About the Author

Bridget Heos is the author of I, Fly, illustrated by Jennifer Plecas, Mustache Baby, illustrated by Joy Ang, and the sequel, Mustache Baby Meets His Match. She has also written more than 80 nonfiction children’s titles, including Stronger Than Steel, with photographs by Andy Comins. The Scientists in the Field  and I, Fly were Junior Library Guild selections, and Mustache Baby has won several state awards. Bridget lives in Kansas City with her husband and four children.

Her website is www.authorbridgetheos.com.

Teacher Resources

Collection of Forensic Science Lesson Plans

Forensic Detectives Activities

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American Heiress by Jeffrey Toobin

American Heiress: the Wild Saga of the Kidnapping, Crimes, and Trial of Patty Hearst by Jeffrey Toobin. August 2, 2016. Doubleday, 384 p. ISBN: 9780385536714.  Int Lvl: AD; Rdg Lvl: AD; Lexile 1110.

On February 4, 1974, Patty Hearst, a sophomore in college and heiress to the Hearst family fortune, was kidnapped by a ragtag group of self-styled revolutionaries calling itself the Symbionese Liberation Army. The already sensational story took the first of many incredible twists on April 3, when the group released a tape of Patty saying she had joined the SLA and had adopted the nom de guerre “Tania.”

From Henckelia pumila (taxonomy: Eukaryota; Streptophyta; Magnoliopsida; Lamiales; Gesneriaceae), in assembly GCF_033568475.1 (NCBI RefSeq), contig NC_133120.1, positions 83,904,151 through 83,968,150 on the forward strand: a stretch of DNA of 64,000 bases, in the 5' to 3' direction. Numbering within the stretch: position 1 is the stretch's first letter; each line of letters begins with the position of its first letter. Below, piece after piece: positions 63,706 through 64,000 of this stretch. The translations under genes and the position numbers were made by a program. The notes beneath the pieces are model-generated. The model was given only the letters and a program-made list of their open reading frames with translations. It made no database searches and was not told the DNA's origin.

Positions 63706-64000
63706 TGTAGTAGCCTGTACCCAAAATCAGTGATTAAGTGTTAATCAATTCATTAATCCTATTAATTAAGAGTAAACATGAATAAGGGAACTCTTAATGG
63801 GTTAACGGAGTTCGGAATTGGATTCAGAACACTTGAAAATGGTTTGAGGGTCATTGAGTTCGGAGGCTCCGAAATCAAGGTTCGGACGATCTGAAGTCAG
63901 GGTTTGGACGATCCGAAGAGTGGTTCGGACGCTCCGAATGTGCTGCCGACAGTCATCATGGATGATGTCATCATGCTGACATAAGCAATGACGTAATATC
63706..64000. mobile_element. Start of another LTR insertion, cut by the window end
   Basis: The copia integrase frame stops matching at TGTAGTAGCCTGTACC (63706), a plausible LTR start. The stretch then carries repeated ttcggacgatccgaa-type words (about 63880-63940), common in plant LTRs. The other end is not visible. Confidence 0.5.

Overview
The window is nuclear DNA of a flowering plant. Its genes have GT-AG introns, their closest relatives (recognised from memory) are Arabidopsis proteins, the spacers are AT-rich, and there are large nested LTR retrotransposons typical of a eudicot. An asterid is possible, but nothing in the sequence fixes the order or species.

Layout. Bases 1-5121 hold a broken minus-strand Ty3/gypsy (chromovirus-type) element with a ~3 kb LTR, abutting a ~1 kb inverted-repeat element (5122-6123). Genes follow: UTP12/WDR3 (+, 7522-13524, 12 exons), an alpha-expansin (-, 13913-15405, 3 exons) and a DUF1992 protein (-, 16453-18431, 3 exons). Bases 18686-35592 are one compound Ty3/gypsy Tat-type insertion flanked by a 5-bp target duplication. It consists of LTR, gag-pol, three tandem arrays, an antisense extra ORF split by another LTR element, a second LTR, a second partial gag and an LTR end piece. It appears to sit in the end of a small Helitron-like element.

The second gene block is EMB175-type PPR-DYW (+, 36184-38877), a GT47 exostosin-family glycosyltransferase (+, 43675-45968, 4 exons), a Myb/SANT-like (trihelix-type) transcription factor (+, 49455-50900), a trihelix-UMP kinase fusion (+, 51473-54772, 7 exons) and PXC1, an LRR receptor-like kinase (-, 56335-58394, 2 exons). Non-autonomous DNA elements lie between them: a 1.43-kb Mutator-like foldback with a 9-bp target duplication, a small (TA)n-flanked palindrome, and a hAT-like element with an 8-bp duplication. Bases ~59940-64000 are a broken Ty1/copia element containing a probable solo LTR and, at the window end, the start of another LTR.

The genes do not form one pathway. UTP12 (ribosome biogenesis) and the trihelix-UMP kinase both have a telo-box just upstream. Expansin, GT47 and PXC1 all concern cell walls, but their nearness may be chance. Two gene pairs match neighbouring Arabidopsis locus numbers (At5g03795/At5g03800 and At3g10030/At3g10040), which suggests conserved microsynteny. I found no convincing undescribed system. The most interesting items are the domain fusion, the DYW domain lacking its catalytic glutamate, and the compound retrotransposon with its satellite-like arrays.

The weird turns of the tale are truly astonishing—the Hearst family trying to secure Patty’s release by feeding all the people of Oakland and San Francisco for free; the bank security cameras capturing “Tania” wielding a machine gun during a robbery; a cast of characters including everyone from Bill Walton to the Black Panthers to Ronald Reagan to F. Lee Bailey; the largest police shoot-out in American history; the first breaking news event to be broadcast live on television stations across the country; Patty’s year on the lam, running from authorities; and her circus-like trial, filled with theatrical courtroom confrontations and a dramatic last-minute reversal, after which the term “Stockholm syndrome” entered the lexicon.

The saga of Patty Hearst highlighted a decade in which America seemed to be suffering a collective nervous breakdown. Based on more than a hundred interviews and thousands of previously secret documents, American Heiress thrillingly recounts the craziness of the times (there were an average of 1,500 terrorist bombings a year in the early 1970s). Toobin portrays the lunacy of the half-baked radicals of the SLA and the toxic mix of sex, politics, and violence that swept up Patty Hearst and re-creates her melodramatic trial. American Heiress examines the life of a young woman who suffered an unimaginable trauma and then made the stunning decision to join her captors’ crusade.